Daniel Sannwald

7 min read


answer: Daniel Sannwald

Daniel Sannwald,

10 years ago, German-born Daniel Sannwald succeeded in what probably every photography student dreams of: he was published in Dazed & Confused at the tender age of 24. Since then, the now London-based fashion photographer has made quite a name for himself, not only with his mesmerizing, colorful fashion shoots but also with album covers and music videos for Woodkid, John Legend and MIA. We had a chat with the rising star about why he still doesn’t own a single camera, why Antwerp beats London and his future aspirations.

Can you remember your very first camera?

The funny thing is, I’ve never owned a camera. I still don’t and as a photographer this is quite strange I guess. We always had cameras in the house when I was young because my father was a photographer and during my studies I used the school’s cameras or borrowed some from my friends. And today I still do that. 

You’ve never had the urge to buy your own?

I’ve always found it interesting to find the right camera for the right project. There are so many different models out there. I still experiment a lot.

When did you realize that you wanted to be a professional photographer? Did your father have something to do with that?

My father died when I was seven, so I don’t think it had much to do with that. The first time I really knew I wanted to be a photographer was when I started my art studies at the Academy in Antwerp. 

What did you find so appealing about photography?

Good question. Originally I wanted to be a filmmaker. I thought it was a good idea to start out with photography and then maybe do film later. But today photographers have to work a lot with moving pictures too, something I obviously embrace.

What about your fashion affinity? Could that have something to do with your time in Antwerp, a veritable fashion city?

Definitely. But I have always been somewhat interested in fashion, even though in the beginning I didn’t really do typical fashion photography. I was fascinated by it and especially by what was happening in Antwerp. I like the really conceptual stuff.

Sounds like the time in Belgium had quite an impact on you and your work?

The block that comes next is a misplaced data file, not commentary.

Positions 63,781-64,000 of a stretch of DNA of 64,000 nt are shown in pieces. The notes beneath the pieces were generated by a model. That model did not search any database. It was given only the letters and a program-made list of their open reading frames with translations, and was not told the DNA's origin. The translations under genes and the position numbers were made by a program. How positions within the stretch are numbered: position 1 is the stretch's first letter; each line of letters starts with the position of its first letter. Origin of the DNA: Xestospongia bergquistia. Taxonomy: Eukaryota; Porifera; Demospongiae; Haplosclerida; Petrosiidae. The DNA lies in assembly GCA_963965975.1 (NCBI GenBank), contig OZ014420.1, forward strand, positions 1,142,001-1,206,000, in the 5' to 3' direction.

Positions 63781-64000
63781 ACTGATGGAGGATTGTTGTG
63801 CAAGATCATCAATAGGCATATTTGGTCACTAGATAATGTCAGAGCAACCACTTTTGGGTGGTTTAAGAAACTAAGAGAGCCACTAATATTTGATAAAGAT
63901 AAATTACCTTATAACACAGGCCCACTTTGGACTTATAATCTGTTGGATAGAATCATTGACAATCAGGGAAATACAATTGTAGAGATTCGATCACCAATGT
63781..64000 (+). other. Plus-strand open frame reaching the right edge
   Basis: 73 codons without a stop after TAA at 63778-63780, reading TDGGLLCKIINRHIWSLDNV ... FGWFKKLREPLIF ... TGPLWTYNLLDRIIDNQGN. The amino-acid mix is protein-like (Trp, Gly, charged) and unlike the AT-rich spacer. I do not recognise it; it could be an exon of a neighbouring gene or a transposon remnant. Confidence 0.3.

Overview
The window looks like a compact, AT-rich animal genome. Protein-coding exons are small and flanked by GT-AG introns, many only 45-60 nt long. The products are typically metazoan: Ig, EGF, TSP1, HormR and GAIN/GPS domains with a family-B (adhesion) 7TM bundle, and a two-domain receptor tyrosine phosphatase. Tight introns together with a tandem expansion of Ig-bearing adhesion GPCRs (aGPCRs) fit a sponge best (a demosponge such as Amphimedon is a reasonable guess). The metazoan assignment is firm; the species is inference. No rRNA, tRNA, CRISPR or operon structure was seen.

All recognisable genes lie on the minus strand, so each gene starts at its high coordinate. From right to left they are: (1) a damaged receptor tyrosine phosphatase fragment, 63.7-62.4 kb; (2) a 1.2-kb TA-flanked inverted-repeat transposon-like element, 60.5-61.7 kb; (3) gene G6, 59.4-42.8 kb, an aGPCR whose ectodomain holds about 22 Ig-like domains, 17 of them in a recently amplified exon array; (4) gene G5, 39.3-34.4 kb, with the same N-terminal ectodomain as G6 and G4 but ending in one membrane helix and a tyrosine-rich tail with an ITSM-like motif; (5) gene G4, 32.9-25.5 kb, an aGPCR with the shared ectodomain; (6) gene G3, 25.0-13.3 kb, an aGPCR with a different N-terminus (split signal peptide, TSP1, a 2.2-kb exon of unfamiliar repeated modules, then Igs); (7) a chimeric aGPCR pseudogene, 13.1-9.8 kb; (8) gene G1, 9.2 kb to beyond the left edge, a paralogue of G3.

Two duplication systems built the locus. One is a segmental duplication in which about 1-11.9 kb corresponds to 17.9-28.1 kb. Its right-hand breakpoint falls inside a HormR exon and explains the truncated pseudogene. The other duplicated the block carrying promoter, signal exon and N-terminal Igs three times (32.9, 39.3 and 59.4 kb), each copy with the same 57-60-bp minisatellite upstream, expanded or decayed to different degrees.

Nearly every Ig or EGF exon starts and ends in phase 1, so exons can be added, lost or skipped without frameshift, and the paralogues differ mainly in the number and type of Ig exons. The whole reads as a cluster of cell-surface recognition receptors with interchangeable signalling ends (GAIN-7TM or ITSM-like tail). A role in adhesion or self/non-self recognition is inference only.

Absolutely. My visual language and visual understanding really evolved during my time in Antwerp.


01/09 - Woodkid, The Golden Age Cover


02/09 - Patrik Ervell SS14 Ad Campaign


03/09 - Sigrid Agren, Pop Magazine


04/09 - Editorial, Vogue Russia


05/09 - Sam Rollinson, i-D Magazine


06/09 - Karlie Kloss, Le Monde Magazine


07/09 - M.I.A., Cover


08/09 - David Hallberg, The Document Journal

previiew-daniel-sannwald-Jeneil Williams-Pop-Magazine

09/09 - Jeneil Williams, Pop Magazine


What inspired and influenced you there?

Being in a school where you are surrounded by people who share the same interests is very inspirational.

How do you make the step from being a student to suddenly being published in major international magazines like Dazed & Confused?

From the start I always tried to look for opportunities outside of school. I was rather courageous and also tried to motivate other students to do exhibitions or get published. I wrote to every single magazine I could think of - Dazed & Confused being one of them. It must have been really perfect timing because two hours later their creative director Nicola Formichetti contacted me and said ‘Hey, let’s do something!’

Did this opportunity have quite an impact on the course of your career?

It was the first time my work was published in a magazine, which was rather important. i-D published me right after that. Nicola really opened a few doors for me.

Do you know why he chose you? He must get so many requests from photographers…

Ha ha, I don’t know; you’d have to ask him. At the time I was into hand-written letters, something I still like doing. I always made it very personal, adding some of my works and also concepts for future projects.

Do you see yourself as a photographer or rather a visual artist?

I would call myself an image-maker. I’m not really an artist because when it comes to fashion I’m not completely free. I work with a team and with certain preset requirements. I don’t really see it as art.

What makes you prouder: getting an exhibition or scoring a fashion shoot for a major magazine?

I enjoy working in fashion the most. Maybe in a few years I’ll have time again for some more personal projects.

I wrote to every single magazine I could think of - Dazed & Confused being one of them. It must have been really perfect timing because two hours later their creative director Nicola Formichetti contacted me and said ‘Hey, let’s do something!’

Daniel Sannwald

You already mentioned that there are some restrictions when shooting for a magazine – how much freedom do you have?

It completely depends on the magazine. When you work for Vogue or a very commercial magazine, then the guidelines are quite strict. But magazines like Pop or i-D give you a lot of creative freedom, meaning you sit down with the stylist and develop the concept together.